Listen! Look! Splat! will motivate your preschooler to have fun with sight words. Sight words are words that appear frequently but that can't easily be sounded out. Learning sight words helps children become more confident readers. The addition of a simple prop will give your child an active and multisensory experience as he practices sight words. It can take many repetitions before a child can recognize sight words quickly and automatically, so it’s important to make this a failure-free and fun experience.
- 3" x 5" unlined index cards
- craft cutter or scissors
- painter’s tape
Step 1: Using a black marker, print sight words on unlined 3 x 5 index cards. Here are examples: a, and, big, can, for, I, is, in, me, the, go, yes, no, like, look, the, to, was, she.
Step 2: Cut out the center of a flyswatter large enough to create an outline around the sight words.
Step 3: Tape six sight words on a wall, sliding glass door, or refrigerator.
Step 1: Give your child the flyswatter. Tell him that you want him to listen, look and splat! You might say:
I want you to listen (point to your ears), look (point to your eyes), and splat (make a motion with your hand as if you are swatting a fly). First, listen. I am going to say a word. Then, look. Look for the word on the wall. Last, you can take the flyswatter and splat! – place it over the word. Are you ready? OK – Listen. The first word is “was”. Look and find the word. Splat! – place the flyswatter over the word.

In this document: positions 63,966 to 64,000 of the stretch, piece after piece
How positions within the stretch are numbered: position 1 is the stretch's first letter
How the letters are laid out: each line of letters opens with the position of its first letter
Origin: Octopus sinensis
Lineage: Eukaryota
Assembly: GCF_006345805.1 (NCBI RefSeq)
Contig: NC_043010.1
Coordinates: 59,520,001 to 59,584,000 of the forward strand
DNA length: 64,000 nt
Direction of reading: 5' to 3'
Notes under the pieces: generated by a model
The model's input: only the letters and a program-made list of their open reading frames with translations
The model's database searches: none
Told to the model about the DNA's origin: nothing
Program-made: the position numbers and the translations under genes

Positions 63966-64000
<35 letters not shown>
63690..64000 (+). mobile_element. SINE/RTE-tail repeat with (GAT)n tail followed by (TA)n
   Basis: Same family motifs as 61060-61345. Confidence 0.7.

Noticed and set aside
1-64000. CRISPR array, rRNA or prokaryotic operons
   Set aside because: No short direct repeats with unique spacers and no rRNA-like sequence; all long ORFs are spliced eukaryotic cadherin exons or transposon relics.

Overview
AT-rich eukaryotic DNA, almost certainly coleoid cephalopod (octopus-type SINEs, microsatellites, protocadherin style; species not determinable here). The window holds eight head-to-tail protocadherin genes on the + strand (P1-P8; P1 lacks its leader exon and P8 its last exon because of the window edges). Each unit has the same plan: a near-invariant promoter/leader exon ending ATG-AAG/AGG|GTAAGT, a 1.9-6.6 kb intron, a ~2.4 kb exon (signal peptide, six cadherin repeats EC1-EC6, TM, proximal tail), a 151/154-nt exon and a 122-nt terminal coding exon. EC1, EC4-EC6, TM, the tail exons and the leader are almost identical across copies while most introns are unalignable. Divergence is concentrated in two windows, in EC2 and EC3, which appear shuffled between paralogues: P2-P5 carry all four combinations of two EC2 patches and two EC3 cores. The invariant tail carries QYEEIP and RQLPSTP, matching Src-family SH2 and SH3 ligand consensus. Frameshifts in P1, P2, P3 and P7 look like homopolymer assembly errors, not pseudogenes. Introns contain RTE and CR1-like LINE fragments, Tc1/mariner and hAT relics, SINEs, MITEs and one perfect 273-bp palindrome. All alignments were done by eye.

Step 2: Continue with remaining words.
Step 3: If your child is starting to read some of the words, you can trade places. Let your child name a word while you listen, look and splat.
For more about sight words, go to the activity called Word Detective.
Start with just three sight words that look very different. For example, you might start with I, big, look. They all start with different letters and vary in length. Your child can use the beginning sounds as clues.
Place nine cards on the wall to choose from. When your child begins to recognize some sight words automatically and quickly, see if he can find them in a book or magazine. You might give him a highlighter and ask him to highlight the target word each time he sees it.